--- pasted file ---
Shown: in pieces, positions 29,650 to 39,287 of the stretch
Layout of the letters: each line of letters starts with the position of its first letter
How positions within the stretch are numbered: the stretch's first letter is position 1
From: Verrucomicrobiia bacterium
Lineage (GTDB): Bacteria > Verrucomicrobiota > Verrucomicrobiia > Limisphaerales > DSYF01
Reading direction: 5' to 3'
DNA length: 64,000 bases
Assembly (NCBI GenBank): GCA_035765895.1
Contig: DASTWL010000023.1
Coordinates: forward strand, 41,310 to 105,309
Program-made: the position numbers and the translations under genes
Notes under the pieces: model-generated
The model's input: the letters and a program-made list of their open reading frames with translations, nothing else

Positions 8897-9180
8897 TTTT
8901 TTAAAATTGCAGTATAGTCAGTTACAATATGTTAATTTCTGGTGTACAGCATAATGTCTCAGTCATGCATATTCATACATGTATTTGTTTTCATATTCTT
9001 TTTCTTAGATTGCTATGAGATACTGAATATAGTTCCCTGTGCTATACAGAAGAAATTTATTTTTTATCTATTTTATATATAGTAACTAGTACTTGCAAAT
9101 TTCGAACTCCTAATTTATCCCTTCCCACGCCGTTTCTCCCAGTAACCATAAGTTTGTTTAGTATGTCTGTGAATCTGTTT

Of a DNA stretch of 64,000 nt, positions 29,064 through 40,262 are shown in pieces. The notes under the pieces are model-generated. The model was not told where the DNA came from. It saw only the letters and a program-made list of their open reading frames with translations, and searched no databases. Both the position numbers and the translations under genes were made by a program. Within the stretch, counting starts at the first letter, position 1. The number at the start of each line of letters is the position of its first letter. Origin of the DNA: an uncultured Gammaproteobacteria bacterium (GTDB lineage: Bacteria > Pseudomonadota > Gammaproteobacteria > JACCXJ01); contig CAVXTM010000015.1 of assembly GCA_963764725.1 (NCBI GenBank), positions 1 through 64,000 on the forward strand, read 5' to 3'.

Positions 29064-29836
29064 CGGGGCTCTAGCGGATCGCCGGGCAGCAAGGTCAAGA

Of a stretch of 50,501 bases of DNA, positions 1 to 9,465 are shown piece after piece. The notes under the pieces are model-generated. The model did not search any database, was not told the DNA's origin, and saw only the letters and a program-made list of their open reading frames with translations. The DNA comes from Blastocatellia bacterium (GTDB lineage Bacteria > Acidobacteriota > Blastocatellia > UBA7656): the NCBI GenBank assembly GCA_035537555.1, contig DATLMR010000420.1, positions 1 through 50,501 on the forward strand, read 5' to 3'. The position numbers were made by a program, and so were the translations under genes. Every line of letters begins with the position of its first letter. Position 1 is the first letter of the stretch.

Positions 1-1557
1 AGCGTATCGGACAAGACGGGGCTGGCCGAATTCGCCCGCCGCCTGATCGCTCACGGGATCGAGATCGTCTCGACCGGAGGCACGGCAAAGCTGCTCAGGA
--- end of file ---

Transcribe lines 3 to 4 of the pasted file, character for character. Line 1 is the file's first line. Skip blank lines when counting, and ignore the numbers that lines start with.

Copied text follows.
How positions within the stretch are numbered: the stretch's first letter is position 1
From: Verrucomicrobiia bacterium